I’m not going to rate barrels here because, at this early date and given that the destination for many of the barrels is unknown, it’s pointless and possibly misleading. However, I will provide comments on the ones I think mostly likely to be able to be the backbone of wines I’d rate Highly Recommended or better. They’re listed in alphabetical order.

2012 Ackerman Family Vineyards Napa Valley, 100% estate Cabernet Sauvignon. Nearly full-bodied with medium-plus tannins of fine powder. Coffee and dark fruit on the nose.

2012 Bell Napa Valley Cabernet Sauvignon Clone 6. Really good and heading down the same path as the 2010. (That's a positive thing.) Coffee and bright fruit on the nose. Medium-plus body and powdery tannins.

2012 Cain Five Spring Mountain, blend of Cabernet Sauvignon, Cabernet Franc, Merlot, Malbec and Petit Verdot. A very generous nose of earthy spice, mineral and rubber. Full-bodied and silky with dark fruit and spice flavors. Consistent with the 2008, but less complex due to its youth.

2012 Cain Concept Napa Valley. One of those wines I’d be happy to drink tonight. Dark fruit, earthy spice and coffee aromas. Full-bodied and ample tannins of fine powder and chalk.

2012 Charles Krug Peter Mondavi Family Winery Petit Verdot (destined for Generations). Very attractive coffee on the nose. Simultaneously juicy and grippy in the mouth with very substantial chalky tannins. Flavors of coffee and dark fruit.

2012 Cornerstone Cellars Cabernet Sauvignon Napa Valley. Very promising and smooth with good blackberry fruit and floral notes. Medium-plus tannins of fine powder.

2012 Diamond Creek Cabernet Sauvignon Volcanic Hill Diamond Mountain. I’m temporarily suspending my vow of non-hierarchical ratings and my normal rating system too. This sample was fabulous. An uber-generous nose of earth, scrumptious black cherry and chocolate. Full-bodied but fresh in the mouth with loads of chalky and fine-grained tannins. The flavors matched the nose and added spice.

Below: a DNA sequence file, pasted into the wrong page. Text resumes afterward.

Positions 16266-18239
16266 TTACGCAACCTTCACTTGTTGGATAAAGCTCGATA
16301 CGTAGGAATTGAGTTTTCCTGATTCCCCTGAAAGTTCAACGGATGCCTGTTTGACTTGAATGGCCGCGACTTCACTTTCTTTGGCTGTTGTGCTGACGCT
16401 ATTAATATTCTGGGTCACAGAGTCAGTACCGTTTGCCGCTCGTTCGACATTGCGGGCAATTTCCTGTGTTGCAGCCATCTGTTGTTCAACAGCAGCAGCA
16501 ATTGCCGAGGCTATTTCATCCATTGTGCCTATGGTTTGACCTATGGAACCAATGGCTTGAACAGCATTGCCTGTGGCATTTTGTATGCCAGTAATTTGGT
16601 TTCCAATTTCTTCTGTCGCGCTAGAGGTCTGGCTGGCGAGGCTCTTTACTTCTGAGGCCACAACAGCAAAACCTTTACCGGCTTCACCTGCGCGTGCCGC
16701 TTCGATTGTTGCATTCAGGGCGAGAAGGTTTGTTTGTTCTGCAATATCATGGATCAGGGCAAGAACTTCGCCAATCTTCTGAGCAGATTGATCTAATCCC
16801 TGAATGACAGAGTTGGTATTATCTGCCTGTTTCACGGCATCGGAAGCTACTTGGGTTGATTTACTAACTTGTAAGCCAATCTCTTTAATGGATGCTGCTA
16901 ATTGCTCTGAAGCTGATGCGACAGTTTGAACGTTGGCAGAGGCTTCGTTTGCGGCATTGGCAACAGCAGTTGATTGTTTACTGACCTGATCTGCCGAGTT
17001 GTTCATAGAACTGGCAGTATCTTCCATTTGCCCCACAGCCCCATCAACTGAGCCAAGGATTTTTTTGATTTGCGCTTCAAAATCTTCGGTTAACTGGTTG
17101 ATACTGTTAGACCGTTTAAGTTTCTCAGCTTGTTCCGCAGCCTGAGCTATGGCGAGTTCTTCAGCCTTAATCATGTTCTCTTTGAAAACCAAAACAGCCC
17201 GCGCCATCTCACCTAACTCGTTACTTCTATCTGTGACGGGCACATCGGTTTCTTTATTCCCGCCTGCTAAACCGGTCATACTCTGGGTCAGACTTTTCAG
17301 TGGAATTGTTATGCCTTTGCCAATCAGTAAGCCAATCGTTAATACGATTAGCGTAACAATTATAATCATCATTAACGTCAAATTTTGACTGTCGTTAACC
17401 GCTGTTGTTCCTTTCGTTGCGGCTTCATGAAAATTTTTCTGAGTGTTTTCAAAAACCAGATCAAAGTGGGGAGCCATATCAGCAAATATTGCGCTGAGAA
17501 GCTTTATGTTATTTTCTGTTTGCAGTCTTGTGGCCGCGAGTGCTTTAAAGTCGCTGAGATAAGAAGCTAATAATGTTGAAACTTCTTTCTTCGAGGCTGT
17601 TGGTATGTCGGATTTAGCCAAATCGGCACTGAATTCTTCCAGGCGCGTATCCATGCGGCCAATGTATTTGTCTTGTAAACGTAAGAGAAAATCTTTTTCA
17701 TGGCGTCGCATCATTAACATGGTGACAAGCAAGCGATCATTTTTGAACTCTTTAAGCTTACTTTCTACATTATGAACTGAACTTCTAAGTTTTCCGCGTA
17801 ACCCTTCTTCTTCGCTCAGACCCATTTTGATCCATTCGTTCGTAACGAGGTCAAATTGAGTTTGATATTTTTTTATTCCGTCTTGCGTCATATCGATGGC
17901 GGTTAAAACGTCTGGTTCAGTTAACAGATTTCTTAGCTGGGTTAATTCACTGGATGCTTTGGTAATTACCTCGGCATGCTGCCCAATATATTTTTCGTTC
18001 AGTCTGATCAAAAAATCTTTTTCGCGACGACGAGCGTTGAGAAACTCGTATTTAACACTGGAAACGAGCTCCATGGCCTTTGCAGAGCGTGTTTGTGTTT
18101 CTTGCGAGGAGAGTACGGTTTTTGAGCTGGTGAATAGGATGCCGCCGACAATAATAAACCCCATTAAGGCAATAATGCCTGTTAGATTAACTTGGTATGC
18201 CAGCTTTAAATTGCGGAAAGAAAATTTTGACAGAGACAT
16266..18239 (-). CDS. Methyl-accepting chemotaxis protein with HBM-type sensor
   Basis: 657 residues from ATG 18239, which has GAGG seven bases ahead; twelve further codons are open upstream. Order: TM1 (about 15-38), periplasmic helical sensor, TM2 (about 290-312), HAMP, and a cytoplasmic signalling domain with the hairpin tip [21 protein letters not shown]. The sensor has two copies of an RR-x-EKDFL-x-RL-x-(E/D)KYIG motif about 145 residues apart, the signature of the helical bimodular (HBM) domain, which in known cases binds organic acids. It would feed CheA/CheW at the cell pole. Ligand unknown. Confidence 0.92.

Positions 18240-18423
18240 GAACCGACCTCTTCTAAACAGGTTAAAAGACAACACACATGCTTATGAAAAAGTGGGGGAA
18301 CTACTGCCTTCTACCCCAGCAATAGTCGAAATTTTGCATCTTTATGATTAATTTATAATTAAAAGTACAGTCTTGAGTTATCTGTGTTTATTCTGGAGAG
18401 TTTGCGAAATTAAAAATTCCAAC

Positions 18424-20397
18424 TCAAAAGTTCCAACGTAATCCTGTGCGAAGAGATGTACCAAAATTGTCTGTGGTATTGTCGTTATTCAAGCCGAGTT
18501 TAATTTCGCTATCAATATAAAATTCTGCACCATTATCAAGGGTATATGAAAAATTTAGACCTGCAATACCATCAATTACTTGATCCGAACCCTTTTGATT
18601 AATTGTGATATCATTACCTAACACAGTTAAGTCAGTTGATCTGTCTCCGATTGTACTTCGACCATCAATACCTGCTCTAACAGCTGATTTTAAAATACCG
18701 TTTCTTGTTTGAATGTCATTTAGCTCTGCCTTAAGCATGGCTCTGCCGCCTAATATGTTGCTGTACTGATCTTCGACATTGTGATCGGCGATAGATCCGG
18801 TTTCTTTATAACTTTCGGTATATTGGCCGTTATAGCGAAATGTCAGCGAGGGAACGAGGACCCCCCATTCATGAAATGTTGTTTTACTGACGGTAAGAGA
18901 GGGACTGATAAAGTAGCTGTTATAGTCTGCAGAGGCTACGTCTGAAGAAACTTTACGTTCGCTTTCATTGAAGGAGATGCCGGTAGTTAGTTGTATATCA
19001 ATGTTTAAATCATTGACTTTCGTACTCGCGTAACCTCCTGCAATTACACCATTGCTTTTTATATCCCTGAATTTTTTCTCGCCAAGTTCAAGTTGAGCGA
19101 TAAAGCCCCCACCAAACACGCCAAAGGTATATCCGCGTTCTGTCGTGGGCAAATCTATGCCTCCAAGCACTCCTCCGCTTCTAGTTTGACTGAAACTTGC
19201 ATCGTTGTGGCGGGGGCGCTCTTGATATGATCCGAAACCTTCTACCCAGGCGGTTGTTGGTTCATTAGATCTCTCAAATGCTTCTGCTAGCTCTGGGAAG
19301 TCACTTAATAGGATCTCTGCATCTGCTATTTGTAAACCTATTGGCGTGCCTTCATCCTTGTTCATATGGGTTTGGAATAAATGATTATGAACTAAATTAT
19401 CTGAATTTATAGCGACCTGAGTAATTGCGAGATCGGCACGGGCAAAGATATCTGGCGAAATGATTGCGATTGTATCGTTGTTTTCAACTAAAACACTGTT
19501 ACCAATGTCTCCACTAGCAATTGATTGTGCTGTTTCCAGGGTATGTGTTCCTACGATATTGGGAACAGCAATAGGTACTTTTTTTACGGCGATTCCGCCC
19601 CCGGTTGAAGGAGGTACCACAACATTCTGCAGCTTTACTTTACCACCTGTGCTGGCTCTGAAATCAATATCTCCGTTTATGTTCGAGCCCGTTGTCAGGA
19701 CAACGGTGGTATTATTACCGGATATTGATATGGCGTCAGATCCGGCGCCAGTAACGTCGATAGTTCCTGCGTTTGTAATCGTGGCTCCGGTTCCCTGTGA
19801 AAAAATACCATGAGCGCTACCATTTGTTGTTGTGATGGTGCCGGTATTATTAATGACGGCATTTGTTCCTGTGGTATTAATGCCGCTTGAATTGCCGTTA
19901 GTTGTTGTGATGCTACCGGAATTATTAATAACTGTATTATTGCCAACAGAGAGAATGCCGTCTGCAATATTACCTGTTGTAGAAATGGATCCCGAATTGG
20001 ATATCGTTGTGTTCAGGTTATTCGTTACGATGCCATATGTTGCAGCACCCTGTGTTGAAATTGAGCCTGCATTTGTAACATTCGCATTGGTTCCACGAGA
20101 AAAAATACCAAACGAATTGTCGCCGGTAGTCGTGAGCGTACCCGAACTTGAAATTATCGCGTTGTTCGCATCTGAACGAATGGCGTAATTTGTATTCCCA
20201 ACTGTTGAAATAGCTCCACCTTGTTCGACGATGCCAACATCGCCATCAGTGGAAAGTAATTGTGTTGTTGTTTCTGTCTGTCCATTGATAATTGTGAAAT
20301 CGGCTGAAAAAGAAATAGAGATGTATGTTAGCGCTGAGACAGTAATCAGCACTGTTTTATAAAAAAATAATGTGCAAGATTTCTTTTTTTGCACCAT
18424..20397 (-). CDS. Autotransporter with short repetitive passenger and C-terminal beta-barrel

Boots Brounstein, proprietor of Diamond Creek at 2013 Passport to Cabernet. Photo: Fred Swan

2012 Linked Vineyards Cabernet Sauvignon Esate Knights Valley Sonoma County. This is the winery’s fifth vintage, all wines made by Luc Morlet. I actually preferred the barrel sample to the 2008 because I found the cooler year 2012 allowed more nuanced fruit. Black cherry, cocoa and oatmeal on the nose. Nearly full-bodied with a creamy attack followed by powerful, fine-grained and chalky tannins. Chocolate and black fruit flavors that give way to the tannins on the finish. This is one of those wines that definitely needs the barrel time it will receive but is well worth waiting for.

2012 Rocca Family Vineyards Cabernet Sauvignon Grigsby Vineyard Yountville. The nose is a walk through the forest with vanilla beans in your pocket. The palate is full-bodied and creamy with plenty of chalky tannins from mid-palate on. Very nice.

2011 Star Lane Cabernet Sauvignon Happy Canyon. Star Lane was running a vintage behind everyone else (and proud of it) on the barrel sample and the bottled wines as well. This sample had lovely cherry and chocolate flavors with nearly full body and tannins of fine powder and chalk.

2012 The Steven Kent Winery Cabernet Sauvignon Clone 30 Harry See’s Vineyard Livermore Valley. Sweet cherry and chocolate, amusingly reminiscent of a See’s chocolate-covered cherry. Nearly full-bodied with matching tannins of chalk and fine powder. Super and as long as the name.

2012 Stone Edge Farm Vineyards Cabernet Sauvignon Estate Sonoma Valley. Engaging on the nose with cassis, coffee, chocolate and loads of spice. Perhaps the most interesting of the barrel sample palates with fruit and tannins staging a territorial battle in my mouth. The “free love” fruit partied in the front of my mouth while tannins built a wall of disapproval at the midpoint and began erecting statues to fallen disciplinarians behind it. I’m confident that by the time barrel aging is complete intermarriage will have occurred and the wine will be full of big smiling faces in tailored clothing.

2012 Viader Cabernet Sauvignon Howell Mountain, 100% Cab from a single block at the bottom of the estate vineyard. Earthy spice, leather, mocha and dark fruit. Full-bodied with a wealth of chalky tannins. Savory and savor-worthy.

2012 Volker Eisele Cabernet Sauvignon (100%) from 25-year old vines. This wine’s destined for the Alexander Reserve. Cherry, vanilla, mocha on the nose and palate. Full-bodied, intense and long with tannins of chalk and light grain. A star in the making.


Follow NorCalWine on Twitter for breaking wine news, information on events and more. Become a fan and join the NorCal Wine community on FacebookAlso check out our comprehensive Northern California winery listings. They are very useful for planning a tasting trip or just getting in touch with a winery.

This article is original to Copyright 2013 NorCal Wine. All rights reserved.